Many years ago I remarked to a group of grad school friends, “One of the goals I have for my seminary education is to get myself to the place where I could write a good commentary.” One girl in the group wrinkled up her nose and said, “I can’t think of anything more boring!” She was a very smart girl, but she had grown up being told that scholarship deadens Bible study. She would never have thought that scholarship deadened her own academic field, in which she was very proficient. In that field, the harder you worked and the more you studied the more likely you were to know what you were talking about. But somehow biblical studies was, for her, quite different.
Of course, her perspective was probably based in some undeniable experience. Maybe she’d encountered some pretty dry theological eggheads. Head and heart ideally ought to work in concert for God’s glory in every academic discipline, but it may be especially apparent when those two “parts” of us part during the study of theology. The migratory habits of swallows may be studied somewhat dispassionately, I suppose, and we can still get the facts we need. But it doesn’t work that way with the things of God. Jonathan Edwards said that the emotional energy we bring to our sermons—whether of sadness, joy, anger, or what have you—is part of the message. You don’t speak the truth truly if your sermon on “You are of more value than many sparrows” doesn’t echo with joy and gratitude.
Commentaries do often have the reputation of being dry recitations of obscure facts. They (so their reputation goes) don’t usually sing with the joy or sorrow of the text; they dissect it. It’s no wonder my friend had such a negative opinion of them.
I was eating dinner at a very fancy restaurant with two friends (who were paying!) from Furman University, both of them evangelical Christians. We were talking about preaching in churches, and I made the off-hand comment that, of course, so-and-so is such a good preacher in part because he has graduate degrees in biblical studies.
The one Furman friend wrinkled up her nose and said, “You think that just because someone has a degree he understands the Bible better than the rest of us?” I back-pedaled; I didn’t mean to offend. It didn’t even occur to me that my comment would offend. It seemed so obviously true.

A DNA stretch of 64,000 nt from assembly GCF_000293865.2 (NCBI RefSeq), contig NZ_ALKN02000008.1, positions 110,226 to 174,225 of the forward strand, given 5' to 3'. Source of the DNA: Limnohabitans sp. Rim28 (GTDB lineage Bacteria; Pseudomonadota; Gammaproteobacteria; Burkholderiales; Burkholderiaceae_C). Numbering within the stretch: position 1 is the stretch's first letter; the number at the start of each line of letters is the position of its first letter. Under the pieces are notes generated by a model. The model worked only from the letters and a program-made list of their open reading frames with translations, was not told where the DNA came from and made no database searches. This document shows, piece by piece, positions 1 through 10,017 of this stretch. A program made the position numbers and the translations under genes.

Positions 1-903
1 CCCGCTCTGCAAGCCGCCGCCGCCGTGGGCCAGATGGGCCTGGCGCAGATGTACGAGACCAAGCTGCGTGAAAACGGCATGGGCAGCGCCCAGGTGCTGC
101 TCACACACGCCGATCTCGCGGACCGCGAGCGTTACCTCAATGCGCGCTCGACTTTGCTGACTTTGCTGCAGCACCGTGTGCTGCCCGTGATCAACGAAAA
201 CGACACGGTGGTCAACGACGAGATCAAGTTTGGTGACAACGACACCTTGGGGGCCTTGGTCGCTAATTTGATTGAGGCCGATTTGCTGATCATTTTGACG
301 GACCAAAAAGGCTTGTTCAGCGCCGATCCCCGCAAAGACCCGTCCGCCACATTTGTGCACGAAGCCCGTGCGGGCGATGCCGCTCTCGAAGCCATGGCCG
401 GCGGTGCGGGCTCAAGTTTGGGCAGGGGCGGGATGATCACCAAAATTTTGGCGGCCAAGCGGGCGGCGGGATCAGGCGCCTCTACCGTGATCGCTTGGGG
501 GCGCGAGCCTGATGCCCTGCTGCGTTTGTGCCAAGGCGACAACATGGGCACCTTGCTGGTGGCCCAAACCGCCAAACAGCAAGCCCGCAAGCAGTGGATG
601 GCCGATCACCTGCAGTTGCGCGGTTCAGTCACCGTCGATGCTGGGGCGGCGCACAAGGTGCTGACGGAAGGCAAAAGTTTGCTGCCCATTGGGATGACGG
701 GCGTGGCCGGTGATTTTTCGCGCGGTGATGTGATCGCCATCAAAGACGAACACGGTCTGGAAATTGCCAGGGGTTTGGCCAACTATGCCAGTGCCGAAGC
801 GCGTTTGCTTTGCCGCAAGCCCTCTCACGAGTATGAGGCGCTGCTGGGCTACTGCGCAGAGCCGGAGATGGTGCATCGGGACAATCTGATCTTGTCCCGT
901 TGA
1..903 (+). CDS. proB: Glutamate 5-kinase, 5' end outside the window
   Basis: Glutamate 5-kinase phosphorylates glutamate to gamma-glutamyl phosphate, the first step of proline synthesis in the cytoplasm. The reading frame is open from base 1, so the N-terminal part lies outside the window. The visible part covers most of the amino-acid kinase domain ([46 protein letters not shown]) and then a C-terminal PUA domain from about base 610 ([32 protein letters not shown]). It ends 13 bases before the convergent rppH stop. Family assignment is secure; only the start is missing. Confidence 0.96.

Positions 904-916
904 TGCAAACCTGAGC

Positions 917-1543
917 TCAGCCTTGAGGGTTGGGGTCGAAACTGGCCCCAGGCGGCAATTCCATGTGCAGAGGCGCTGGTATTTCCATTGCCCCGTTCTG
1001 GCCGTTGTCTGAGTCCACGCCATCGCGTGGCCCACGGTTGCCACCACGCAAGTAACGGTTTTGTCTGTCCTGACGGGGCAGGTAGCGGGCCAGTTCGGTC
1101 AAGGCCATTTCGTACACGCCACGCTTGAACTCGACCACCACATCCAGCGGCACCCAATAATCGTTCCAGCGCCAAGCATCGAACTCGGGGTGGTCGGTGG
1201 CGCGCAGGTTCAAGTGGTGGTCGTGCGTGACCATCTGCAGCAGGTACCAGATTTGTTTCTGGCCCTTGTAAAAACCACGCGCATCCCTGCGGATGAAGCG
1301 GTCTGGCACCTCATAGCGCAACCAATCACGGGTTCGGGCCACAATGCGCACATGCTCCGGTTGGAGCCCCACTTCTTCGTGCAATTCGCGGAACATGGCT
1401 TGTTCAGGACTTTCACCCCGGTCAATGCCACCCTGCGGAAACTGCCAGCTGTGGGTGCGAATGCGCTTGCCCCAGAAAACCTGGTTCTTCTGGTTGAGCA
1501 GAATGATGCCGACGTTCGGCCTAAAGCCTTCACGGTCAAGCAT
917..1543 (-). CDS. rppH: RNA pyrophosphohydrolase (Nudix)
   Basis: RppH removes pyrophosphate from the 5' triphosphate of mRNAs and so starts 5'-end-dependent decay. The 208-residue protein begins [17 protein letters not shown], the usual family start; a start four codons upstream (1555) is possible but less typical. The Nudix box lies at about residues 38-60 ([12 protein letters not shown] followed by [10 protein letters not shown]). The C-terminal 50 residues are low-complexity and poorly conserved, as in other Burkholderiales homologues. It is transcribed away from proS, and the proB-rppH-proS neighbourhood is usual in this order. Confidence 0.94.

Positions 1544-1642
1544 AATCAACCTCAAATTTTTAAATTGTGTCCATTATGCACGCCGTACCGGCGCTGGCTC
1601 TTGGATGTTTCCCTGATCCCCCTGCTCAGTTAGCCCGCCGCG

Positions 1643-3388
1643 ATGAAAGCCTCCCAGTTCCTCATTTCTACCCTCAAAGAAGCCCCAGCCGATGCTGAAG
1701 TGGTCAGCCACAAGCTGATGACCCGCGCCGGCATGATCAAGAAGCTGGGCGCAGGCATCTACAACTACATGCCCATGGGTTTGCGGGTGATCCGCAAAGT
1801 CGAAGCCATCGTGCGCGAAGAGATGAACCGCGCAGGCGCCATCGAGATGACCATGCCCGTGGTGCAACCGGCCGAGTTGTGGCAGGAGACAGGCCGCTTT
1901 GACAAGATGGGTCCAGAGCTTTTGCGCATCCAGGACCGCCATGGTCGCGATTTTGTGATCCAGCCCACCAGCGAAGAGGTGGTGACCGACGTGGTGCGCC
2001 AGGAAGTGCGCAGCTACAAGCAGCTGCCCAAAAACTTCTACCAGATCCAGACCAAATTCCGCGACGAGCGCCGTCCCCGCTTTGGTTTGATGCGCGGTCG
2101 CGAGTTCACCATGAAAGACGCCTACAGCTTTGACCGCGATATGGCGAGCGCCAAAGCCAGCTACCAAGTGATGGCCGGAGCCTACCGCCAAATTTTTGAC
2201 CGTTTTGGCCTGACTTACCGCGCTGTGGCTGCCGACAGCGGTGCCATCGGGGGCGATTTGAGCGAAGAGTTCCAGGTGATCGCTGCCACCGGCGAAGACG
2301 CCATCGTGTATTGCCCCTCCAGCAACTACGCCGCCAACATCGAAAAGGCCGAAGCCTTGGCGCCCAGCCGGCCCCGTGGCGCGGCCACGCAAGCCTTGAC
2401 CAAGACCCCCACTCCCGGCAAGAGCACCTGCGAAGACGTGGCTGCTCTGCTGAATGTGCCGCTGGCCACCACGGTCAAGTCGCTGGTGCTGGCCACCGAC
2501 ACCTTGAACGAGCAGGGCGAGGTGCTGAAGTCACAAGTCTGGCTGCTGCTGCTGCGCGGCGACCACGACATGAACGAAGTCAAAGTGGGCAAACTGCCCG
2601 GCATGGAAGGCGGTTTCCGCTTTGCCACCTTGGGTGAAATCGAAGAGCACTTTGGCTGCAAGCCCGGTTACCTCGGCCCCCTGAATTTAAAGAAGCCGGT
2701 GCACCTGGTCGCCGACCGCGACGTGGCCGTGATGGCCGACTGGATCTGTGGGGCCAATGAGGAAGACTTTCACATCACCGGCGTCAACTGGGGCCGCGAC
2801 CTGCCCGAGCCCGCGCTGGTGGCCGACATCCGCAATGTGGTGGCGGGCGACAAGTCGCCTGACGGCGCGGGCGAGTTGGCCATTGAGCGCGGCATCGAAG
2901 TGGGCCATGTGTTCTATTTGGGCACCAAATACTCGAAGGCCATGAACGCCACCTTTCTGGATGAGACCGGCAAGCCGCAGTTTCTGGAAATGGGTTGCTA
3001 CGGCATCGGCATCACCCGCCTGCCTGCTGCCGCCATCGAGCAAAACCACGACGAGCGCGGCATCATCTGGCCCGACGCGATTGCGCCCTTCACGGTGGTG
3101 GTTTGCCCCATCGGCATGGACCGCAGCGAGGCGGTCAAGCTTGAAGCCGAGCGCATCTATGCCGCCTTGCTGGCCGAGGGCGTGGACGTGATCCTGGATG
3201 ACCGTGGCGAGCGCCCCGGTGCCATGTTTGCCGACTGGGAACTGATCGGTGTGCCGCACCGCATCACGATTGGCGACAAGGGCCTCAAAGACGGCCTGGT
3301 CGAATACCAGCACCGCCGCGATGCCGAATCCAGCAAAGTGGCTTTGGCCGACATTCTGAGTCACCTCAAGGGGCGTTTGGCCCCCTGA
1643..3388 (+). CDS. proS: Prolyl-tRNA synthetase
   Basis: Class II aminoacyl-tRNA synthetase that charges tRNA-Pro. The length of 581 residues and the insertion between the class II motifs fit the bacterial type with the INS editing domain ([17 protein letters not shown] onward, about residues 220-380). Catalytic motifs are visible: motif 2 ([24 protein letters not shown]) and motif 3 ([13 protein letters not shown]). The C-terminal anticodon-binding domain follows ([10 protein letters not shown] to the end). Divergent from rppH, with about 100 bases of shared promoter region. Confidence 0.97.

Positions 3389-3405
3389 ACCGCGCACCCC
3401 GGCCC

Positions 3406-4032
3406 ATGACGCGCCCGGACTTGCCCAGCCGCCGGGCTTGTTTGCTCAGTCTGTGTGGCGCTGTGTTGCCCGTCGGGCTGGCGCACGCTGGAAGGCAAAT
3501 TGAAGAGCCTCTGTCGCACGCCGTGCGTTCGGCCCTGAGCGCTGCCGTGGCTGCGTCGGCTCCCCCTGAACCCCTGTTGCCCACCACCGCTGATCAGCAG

She was a very bright girl who was studying at a prestigious and expensive private university, but apparently she had grown up being told that anybody can understand the Bible as well as anybody else.
There’s truth here, too. Diplomas on the wall and spiritual wisdom can sometimes work in inverse proportion to one another. And it is the privilege of every believer to know God personally and to study God’s word on his or her own.
But I have undeniable experience, too. Internal and external.
Internally: I just know that being forced to study by a teacher and a looming test and a GPA and an eventual dissertation, and living that way for years, increased my own understanding of and appreciation for the Bible. I understand what I read now better than I did when I started; and that was my whole goal in embarking on my course of study.
Externally: the preachers I hear who have theological education are almost invariably more responsible with the text of Scripture, more searching in their applications, wiser in their theological positions than those who have less theological education. The two exceptions I know personally (one living and one dead) are of that species of exception which proves the rule. Each of them was made by God to be extra brilliant. Each of them has worked hard through the means available to them to study, and study hard. (I’m certain there are many, many more exceptions, but I don’t know them personally.)
I shudder to think what I would be saying in my sermons if I hadn’t taken Old Testament Theology in 2004 or New Testament Word Study in 2006. And I don’t have to imagine it, because I can read sermons I wrote before that time.
It does not have to be prideful, but can in fact be humble, to say that more education means better Bible knowledge. It’s humble because it makes a key admission: without the divine gift of teachers (Eph. 4:11–12), I would be missing a lot while reading Scripture. I can’t rely on my own wits, and God doesn’t mean for me to. My study has not made me less holy, but, I sincerely hope, more.
And with the amazing wealth of Bible study materials now available for free (or very low cost compared to past ages), every Christian can study hard.
B.B. Warfield is so right:
Sometimes we hear it said that ten minutes on your knees will give you a truer, deeper, more operative knowledge of God than ten hours over your books. “What!” is the appropriate response, “than ten hours over your books, on your knees?” Why should you turn from God when you turn to your books, or feel that you must turn from your books in order to turn to God?